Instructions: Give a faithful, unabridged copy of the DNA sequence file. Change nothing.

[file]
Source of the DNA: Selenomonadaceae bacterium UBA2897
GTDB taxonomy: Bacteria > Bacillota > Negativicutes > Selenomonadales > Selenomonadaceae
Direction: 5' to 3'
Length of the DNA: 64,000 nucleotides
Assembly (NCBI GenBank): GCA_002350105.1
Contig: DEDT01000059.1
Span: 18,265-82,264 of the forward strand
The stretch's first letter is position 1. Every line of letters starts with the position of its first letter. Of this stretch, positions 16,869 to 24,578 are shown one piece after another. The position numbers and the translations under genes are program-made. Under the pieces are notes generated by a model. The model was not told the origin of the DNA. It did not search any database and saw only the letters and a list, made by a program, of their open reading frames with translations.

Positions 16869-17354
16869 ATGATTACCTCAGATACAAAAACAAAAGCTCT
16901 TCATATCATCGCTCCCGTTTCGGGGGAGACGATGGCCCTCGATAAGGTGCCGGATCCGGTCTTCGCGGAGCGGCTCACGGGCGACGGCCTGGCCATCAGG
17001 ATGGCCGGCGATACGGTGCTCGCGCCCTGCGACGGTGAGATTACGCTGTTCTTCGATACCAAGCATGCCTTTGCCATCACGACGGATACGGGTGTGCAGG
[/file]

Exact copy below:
Source of the DNA: Selenomonadaceae bacterium UBA2897
GTDB taxonomy: Bacteria > Bacillota > Negativicutes > Selenomonadales > Selenomonadaceae
Direction: 5' to 3'
Length of the DNA: 64,000 nucleotides
Assembly (NCBI GenBank): GCA_002350105.1
Contig: DEDT01000059.1
Span: 18,265-82,264 of the forward strand
The stretch's first letter is position 1. Every line of letters starts with the position of its first letter. Of this stretch, positions 16,869 to 24,578 are shown one piece after another. The position numbers and the translations under genes are program-made. Under the pieces are notes generated by a model. The model was not told the origin of the DNA. It did not search any database and saw only the letters and a list, made by a program, of their open reading frames with translations.

Positions 16869-17354
16869 ATGATTACCTCAGATACAAAAACAAAAGCTCT
16901 TCATATCATCGCTCCCGTTTCGGGGGAGACGATGGCCCTCGATAAGGTGCCGGATCCGGTCTTCGCGGAGCGGCTCACGGGCGACGGCCTGGCCATCAGG
17001 ATGGCCGGCGATACGGTGCTCGCGCCCTGCGACGGTGAGATTACGCTGTTCTTCGATACCAAGCATGCCTTTGCCATCACGACGGATACGGGTGTGCAGG